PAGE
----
From prison, C-Note curated many of the works of art that were used in the event. Both men had been at various prisons at the same time, including doing hard time in the Administrative Segregation Unit (ASU), or the hole, at California's most racist, maximum-security, prison, High Desert, the isolated prison that sits in the Sierra Nevada Mountain Range, (Investigators Find 'Culture of Racism,' Abuse at High Desert State Prison | KQED

https://www.kqed.org/news/10796983/investigators-find-culture-of-racism-abuse-at-high-desert-state-prison). It was there in 2005, they witnessed the horrors of Hurricane Katrine on a television set, on a wall, far, far, from the prisoners' cells. It was King's loud outrage over the mistreatment of prisoners during the natural disaster, that would leave an indelible mark on C-Note's conscious. In the following decade, when Hurricane Harvey showed up in 2017, C-Note watched news reports of the people being impacted, but not the prisoners. This was the impetus to do the reporting for us in his work, During the Flood. This work saw a renewed interest as a vehicle to convince others to evacuate prisons in the wake of the 2019, Category 5, hurricane, Dorian. In the spring of 2019, while King was still incarcerated, they co-wrote, I Stand2 Vote S.B. 106. I Stand2 Vote is a one act play of two opposing long time activist and politicians arguing the merits of restoring voting rights to the incarcerated and formerly incarcerated. It is set in Sacramento, California, the state's capital, in the state's legislative branch assembly floor.

C-Note would send in his artwork to the California Prison Focus, and his philosophy behind his work, this led to the exchange of letters, between him and Editor in Chief, Kim Pollack. Some of his work had been inspired by the work of Pollack and CPF reporters, such as his two paintoems and play on the subject of women serving a sentence in California of Life Without the Possibility of Parole, LWOP. In early 2018, he donated his Millions for Prisoners Rights march inspired work, Incarceration Nation to the CPF. He was later surprised when they wrote back, it was going to be kept in the office for inspiration. The work C-Note donated for the event was his 2017 work, Eyes Without a Face. One of two paintomes on the subject of women doing LWOP. The work consisted of whiting out the faces with a pastel pencil of an image, of women prisoners sitting and standing around a dominoes table, playing dominoes and watching TV. The image derives from, the television series, Orange Is The New Black. It was published in the entertainment section of the Los Angeles Times. However, his work, Incarceration Nation sold at the event for $125.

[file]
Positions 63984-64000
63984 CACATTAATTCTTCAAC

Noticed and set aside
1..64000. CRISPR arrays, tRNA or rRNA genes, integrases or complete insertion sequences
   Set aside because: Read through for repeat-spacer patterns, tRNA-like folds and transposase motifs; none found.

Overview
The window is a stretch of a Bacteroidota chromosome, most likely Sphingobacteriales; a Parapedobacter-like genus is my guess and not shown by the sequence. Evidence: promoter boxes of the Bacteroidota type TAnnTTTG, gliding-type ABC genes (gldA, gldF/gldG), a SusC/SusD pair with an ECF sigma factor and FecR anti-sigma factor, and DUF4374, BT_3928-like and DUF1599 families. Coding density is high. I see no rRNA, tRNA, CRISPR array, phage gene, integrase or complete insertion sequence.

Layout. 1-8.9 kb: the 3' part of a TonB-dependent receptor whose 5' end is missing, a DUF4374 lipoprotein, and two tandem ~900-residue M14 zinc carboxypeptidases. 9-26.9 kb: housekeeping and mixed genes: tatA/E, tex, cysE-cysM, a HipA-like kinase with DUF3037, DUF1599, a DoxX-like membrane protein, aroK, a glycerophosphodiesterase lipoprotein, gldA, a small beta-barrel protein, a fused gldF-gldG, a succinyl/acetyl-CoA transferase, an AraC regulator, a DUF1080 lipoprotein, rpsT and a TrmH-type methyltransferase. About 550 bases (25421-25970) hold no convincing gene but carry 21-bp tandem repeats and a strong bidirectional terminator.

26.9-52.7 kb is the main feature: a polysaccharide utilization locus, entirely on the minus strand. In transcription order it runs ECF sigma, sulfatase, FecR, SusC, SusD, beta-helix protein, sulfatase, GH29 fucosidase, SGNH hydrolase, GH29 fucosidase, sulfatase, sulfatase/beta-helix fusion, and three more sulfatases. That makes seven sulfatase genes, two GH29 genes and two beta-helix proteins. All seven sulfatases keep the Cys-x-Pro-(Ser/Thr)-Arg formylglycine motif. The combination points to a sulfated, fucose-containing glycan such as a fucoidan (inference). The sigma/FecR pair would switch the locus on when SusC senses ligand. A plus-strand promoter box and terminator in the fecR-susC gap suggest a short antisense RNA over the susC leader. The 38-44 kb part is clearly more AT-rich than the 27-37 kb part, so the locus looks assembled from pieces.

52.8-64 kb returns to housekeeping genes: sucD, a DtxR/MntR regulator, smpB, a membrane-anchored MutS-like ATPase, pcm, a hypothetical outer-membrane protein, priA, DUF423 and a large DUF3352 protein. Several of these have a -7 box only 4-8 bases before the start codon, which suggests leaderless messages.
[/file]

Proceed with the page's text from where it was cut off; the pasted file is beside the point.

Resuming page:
On March 10th of 2020, King released the six minute music video, Peace of Pye; A Delegate for CA Prisoners and Advocate to End Mass Incarceration for All. Produced by Pollak, published on YouTube, commentary by C-Note, with footage from the Artivist In Action & Solidarity, it is a mix of still life photos and video. In the first half, King narrates us through his journey in the prison system and the psychological warfare tactics the system uses, to the returning citizen, who takes the lessons learned inside, and uses them to bring positive change to his community, and to society writ large; all the while, never forgetting to honor the dignified individuals he meet inside. The second half concludes with a musical track and lyrics that will have listeners up on their feet, shaking their hips, screaming, "Vote'em Out! Vote'em Out!.....Vote'em Out! Vote'em Out!" It is a part of his strategy of using voter restoration and the power of art as a means to bring the death nails to mass incarceration.


#1, Flyer to the December 2019, Artivists In Action & Solidarity event; #2, C-Note's donated work Eyes Without A Face; #3, C-Note's paintoem, Eyes Without A Face; #4, C-Note's painting, Incarceration Nation; #5, Buyers of C-Note's painting, Incarceration Nation #6, Minster King X's  video, Peace of Pyw, A Delegate for CA Prisoners and Advocate to End Mass Incarceration for All 


Agnes Gund, Prison Art's $100,000,000 Patron | darealprisonart

The Prisoner Press and the Power to Inspire | darealprisonart

What Financially Minded Blacks Should Know About Art - Artist Social Network

Artivists in Action and Solidarity: Rattle the KAGE Dec. 7, 4-7pm | San Francisco Bay View

Portrait of Rap's George Jackson

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Row #1: C-Note's visual work published in various issues of the California Prison Focus
Row #2: Some of the works C-Note curated for the event. Left: Is a flag of California, painted on a prison beedsheet; Center & Right: Is a prisoner made sculpture, made from prison soap;
Row #3: Some of the works C-Note curated, these are works on paper
Row #4: Left: Minister King X with the youth holding up editions of the San Francisco Bay View and the California Prison Focus, at the event; Center & Right: photos from the event.

2020 and Beyond